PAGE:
I was just thinking the other day that it had been a long time since I’d heard about James Franco. I’m serious! It seemed like a year or two ago James Franco was omnipresent. There’s James Franco sleeping in class at Columbia! There’s James Franco explaining it wasn’t technically class! There’s James Franco playing with a cat! There’s James Franco’s book! There’s James Franco teaching at NYU! There’s–well, you get the idea.
And then nothing.
I don’t know why, but I suddenly missed hearing about James Franco. Maybe it had something to do with the fact that we were both getting our MFAs. Or maybe it had to do with the fact that I thought his portrayal of Allen Ginsberg in Howl was authentic.
Well, wouldn’t you know it: today I stumbled upon The Los Angeles Review of Books‘ recent interview with James Franco. In the article, Franco discusses poetry, writing, and filmmaking. He talks about William Carlos Williams, Hart Crane, Allen Ginsberg, Frank Bidart, and his writer mother. He also says that even though he portrayed Allen Ginsberg in Howl it was another author who inspired his foray into Beat literature:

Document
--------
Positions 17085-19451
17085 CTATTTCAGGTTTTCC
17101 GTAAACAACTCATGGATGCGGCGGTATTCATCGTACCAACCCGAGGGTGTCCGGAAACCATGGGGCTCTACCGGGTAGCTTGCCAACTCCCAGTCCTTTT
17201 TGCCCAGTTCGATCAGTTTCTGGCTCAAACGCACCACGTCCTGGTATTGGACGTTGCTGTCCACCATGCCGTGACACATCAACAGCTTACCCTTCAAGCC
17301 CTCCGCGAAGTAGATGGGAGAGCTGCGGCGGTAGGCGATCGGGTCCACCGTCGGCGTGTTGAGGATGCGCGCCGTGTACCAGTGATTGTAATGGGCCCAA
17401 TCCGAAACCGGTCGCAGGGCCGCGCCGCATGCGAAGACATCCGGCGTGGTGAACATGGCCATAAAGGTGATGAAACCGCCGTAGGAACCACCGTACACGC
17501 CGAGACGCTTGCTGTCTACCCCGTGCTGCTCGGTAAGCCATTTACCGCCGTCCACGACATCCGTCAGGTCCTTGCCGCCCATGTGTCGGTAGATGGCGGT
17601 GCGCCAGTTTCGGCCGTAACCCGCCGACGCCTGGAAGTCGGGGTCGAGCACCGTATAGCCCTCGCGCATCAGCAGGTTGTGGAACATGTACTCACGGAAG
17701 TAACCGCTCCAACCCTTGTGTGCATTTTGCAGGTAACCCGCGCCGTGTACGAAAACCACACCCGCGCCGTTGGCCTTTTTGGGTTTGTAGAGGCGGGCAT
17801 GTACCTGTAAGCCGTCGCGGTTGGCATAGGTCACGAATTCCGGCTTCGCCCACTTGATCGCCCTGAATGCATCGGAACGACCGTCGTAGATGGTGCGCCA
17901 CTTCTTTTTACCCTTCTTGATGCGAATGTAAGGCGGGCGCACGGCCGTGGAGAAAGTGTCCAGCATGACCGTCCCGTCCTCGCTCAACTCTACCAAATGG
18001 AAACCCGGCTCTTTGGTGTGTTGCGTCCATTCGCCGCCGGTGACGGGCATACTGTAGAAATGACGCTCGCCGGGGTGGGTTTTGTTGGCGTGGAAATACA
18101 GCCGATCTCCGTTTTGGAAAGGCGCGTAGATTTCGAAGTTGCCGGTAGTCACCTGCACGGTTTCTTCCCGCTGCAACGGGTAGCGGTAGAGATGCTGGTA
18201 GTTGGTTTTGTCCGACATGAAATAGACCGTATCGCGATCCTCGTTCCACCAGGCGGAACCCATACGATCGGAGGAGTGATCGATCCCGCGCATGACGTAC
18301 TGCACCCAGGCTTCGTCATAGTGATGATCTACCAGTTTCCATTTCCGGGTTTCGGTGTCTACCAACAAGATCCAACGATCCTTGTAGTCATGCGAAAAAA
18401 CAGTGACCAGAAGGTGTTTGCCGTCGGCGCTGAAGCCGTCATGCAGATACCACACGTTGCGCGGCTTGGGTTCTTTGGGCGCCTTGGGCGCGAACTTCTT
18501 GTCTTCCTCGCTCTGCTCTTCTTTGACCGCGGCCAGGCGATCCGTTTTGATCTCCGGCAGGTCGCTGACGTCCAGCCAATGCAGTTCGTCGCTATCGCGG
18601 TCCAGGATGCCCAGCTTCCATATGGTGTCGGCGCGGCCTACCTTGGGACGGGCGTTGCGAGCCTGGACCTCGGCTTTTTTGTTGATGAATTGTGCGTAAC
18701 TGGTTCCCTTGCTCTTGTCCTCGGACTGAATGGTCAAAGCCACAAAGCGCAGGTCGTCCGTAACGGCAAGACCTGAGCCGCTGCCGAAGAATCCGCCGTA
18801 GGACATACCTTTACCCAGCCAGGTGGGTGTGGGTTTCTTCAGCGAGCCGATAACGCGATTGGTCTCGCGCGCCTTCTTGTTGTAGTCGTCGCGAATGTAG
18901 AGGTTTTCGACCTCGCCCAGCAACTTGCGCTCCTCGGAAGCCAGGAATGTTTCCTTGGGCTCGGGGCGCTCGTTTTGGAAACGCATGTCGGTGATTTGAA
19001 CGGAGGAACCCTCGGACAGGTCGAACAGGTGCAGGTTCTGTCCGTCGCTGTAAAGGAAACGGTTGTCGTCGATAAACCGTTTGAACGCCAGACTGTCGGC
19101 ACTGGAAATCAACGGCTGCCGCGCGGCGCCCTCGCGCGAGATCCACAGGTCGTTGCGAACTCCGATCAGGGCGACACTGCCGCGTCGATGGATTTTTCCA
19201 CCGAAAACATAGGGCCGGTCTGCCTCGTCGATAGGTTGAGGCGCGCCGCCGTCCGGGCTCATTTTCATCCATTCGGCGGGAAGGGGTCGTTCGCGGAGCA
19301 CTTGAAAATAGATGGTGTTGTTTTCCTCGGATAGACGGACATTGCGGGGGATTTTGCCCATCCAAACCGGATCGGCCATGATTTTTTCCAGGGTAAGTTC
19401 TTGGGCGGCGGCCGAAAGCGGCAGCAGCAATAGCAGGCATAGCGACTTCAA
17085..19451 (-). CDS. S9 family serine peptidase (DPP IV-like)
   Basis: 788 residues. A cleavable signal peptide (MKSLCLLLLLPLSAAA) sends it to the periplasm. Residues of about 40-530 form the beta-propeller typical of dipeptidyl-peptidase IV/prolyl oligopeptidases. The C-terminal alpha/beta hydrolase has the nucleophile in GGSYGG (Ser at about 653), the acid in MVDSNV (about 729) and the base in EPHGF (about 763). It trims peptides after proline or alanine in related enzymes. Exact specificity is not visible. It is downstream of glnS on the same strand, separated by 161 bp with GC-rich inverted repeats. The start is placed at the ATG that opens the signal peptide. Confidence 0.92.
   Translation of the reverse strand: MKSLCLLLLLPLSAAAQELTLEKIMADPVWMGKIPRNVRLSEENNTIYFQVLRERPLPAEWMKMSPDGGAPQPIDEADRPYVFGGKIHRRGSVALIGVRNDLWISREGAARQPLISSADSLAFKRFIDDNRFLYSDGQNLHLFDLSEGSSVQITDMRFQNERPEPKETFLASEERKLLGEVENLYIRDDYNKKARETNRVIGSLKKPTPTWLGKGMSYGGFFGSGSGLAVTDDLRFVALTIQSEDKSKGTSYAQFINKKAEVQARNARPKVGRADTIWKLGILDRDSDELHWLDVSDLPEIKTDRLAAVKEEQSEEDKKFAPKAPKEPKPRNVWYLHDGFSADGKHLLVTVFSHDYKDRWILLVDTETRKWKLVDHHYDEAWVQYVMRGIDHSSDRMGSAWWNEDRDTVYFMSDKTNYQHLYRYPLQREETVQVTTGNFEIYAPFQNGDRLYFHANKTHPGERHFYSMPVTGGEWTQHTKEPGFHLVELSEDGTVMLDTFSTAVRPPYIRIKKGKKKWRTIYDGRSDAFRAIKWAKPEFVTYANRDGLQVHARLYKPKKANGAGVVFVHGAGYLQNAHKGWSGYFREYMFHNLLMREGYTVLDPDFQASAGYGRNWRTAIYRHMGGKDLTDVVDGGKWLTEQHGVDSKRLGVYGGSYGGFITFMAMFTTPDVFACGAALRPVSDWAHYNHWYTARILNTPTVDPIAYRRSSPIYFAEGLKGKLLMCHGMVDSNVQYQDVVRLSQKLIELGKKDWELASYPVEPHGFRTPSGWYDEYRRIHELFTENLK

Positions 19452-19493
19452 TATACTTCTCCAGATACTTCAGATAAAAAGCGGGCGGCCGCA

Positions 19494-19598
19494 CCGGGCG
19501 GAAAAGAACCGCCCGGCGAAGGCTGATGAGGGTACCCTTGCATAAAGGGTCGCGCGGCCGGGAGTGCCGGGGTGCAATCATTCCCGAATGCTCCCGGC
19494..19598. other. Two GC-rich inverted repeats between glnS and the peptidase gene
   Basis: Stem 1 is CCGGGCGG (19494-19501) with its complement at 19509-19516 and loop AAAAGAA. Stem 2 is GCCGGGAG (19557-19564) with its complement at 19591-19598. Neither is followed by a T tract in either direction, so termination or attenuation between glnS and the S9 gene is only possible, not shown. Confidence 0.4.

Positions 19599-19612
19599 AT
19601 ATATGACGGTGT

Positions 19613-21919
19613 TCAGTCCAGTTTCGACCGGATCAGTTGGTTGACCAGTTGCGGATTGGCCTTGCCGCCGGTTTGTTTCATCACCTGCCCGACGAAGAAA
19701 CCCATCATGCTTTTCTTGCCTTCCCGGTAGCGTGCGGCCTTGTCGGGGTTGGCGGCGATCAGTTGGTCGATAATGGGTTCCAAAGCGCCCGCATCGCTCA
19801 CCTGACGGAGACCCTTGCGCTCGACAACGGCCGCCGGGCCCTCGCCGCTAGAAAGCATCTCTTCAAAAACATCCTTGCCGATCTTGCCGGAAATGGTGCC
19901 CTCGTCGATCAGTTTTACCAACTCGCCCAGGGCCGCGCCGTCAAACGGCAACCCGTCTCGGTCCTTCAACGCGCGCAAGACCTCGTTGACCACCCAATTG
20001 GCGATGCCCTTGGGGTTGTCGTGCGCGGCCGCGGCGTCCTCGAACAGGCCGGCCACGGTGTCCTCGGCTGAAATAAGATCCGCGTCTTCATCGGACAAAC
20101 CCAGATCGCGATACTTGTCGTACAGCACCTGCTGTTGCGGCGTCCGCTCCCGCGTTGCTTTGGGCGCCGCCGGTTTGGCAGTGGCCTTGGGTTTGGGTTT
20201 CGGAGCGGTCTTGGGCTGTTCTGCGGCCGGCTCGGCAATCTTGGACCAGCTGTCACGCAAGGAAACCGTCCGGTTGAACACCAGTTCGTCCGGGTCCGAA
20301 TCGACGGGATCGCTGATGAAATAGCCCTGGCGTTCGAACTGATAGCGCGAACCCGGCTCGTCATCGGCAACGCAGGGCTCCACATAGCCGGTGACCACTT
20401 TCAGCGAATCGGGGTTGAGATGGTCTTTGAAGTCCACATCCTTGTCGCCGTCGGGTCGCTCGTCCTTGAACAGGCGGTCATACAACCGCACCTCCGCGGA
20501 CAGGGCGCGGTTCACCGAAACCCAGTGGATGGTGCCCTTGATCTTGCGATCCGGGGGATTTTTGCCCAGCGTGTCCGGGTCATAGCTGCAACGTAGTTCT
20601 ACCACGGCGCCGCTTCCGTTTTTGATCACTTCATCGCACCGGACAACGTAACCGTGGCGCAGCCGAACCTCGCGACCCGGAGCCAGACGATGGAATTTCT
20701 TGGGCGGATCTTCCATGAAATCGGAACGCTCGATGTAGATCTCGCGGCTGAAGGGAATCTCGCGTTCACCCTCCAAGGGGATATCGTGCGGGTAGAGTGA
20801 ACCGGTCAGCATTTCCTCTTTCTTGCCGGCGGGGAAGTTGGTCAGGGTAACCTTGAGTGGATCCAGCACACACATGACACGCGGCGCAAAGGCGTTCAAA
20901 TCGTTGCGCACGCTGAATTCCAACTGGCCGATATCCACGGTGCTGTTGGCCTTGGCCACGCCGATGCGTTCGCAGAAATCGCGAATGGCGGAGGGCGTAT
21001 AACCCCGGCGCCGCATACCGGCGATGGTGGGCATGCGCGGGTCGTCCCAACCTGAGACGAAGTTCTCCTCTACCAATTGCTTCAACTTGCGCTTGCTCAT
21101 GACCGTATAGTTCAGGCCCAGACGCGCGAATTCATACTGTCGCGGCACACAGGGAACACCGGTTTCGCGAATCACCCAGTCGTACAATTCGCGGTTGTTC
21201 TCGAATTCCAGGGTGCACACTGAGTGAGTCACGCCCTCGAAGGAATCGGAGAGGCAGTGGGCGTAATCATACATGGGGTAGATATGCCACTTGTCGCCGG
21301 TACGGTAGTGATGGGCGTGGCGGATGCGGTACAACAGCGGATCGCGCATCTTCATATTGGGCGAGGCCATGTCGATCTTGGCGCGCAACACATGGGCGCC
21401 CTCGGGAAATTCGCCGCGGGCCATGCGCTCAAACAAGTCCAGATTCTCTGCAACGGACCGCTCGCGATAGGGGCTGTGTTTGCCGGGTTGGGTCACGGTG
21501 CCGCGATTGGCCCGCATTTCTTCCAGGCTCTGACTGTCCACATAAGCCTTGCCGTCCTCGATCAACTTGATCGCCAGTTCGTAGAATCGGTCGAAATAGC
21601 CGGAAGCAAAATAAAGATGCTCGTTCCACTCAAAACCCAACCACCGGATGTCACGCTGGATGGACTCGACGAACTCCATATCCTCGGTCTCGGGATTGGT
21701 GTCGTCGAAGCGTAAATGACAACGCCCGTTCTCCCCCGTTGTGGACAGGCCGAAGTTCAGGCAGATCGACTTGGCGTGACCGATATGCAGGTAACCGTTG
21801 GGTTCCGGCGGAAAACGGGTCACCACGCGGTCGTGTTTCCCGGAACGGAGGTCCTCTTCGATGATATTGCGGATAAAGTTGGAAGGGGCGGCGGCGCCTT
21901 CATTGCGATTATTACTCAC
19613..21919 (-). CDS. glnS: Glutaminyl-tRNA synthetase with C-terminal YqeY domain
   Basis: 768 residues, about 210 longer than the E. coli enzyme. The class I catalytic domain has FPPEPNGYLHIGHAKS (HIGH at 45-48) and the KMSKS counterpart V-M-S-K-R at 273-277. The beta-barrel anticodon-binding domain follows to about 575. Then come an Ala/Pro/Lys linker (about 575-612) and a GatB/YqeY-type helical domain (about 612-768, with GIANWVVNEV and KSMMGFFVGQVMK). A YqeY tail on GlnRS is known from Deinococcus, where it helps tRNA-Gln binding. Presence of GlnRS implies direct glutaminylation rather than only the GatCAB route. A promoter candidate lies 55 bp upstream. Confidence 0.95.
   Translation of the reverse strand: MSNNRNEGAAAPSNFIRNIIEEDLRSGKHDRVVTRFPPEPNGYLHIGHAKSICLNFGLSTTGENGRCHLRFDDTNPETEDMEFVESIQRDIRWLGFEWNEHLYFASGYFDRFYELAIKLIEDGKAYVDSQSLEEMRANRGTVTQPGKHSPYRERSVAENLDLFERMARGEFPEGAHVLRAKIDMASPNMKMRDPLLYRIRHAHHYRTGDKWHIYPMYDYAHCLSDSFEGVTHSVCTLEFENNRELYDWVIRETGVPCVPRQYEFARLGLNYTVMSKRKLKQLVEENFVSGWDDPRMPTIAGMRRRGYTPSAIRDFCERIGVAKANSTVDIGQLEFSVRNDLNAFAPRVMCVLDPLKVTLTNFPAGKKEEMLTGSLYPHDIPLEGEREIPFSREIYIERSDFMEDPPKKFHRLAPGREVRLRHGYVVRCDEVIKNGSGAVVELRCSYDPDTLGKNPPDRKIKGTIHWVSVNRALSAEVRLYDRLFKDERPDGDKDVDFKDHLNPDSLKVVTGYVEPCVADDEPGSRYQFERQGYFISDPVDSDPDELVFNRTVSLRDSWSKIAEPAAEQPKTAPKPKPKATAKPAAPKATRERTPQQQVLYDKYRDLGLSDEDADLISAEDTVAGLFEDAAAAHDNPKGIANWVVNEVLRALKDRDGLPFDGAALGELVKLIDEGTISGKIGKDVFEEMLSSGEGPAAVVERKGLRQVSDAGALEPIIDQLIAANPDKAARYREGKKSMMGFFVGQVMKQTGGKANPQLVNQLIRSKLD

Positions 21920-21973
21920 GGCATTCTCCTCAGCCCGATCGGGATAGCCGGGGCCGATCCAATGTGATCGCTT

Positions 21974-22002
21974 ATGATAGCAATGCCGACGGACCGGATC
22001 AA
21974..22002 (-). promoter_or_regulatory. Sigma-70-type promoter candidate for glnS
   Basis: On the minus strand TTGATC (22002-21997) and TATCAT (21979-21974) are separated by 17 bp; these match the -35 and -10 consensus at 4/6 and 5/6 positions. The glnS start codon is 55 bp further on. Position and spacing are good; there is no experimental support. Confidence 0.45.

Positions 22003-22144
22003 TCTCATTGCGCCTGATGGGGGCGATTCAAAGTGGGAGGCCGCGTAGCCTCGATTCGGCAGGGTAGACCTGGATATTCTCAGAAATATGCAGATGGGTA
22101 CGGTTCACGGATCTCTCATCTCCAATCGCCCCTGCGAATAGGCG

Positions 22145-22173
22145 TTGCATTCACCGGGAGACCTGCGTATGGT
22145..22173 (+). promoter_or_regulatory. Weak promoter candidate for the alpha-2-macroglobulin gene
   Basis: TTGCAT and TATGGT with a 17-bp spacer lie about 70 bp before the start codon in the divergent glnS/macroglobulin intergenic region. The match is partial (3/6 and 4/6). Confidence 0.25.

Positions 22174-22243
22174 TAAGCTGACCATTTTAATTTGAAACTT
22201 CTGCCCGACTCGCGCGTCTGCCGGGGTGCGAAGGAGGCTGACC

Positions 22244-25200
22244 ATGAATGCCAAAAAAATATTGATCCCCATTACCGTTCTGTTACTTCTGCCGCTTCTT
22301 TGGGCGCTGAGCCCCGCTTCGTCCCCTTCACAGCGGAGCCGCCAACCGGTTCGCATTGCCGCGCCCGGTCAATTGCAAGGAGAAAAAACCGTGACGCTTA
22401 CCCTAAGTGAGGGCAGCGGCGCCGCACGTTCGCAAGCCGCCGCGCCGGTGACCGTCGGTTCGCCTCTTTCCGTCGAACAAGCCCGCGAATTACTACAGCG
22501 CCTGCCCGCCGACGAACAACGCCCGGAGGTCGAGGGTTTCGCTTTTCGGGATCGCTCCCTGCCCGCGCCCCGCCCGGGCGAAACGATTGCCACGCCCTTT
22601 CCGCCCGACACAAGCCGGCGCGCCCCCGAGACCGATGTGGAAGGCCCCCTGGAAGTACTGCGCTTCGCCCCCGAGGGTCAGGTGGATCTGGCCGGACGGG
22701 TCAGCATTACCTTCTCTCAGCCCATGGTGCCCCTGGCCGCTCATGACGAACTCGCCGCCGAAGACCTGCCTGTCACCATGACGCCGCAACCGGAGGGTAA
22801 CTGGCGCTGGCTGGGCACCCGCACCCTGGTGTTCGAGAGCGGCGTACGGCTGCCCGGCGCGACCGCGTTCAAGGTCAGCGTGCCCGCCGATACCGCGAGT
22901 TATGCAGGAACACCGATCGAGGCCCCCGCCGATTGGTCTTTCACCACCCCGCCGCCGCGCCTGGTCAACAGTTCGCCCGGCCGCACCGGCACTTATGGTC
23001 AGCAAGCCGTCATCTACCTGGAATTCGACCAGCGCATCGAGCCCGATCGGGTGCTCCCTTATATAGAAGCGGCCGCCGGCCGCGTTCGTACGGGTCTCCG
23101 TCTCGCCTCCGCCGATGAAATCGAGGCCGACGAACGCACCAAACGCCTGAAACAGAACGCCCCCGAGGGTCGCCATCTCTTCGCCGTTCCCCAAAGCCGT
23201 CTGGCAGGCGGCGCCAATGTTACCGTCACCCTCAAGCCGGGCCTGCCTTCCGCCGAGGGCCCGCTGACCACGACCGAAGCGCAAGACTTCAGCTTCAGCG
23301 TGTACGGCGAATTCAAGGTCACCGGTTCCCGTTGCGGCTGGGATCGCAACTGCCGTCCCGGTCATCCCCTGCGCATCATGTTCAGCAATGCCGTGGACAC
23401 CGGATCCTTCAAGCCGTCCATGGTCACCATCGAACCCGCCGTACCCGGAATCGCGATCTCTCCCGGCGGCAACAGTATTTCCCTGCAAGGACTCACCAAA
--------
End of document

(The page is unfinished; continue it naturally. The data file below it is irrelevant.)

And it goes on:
Kerouac came first. On the Road was my introduction to the Beats, but “Howl” was my introduction to poetry. I studied Williams in school, but I didn’t really study him as a craftsman until later, when I went to the writing program at Warren Wilson College in North Carolina.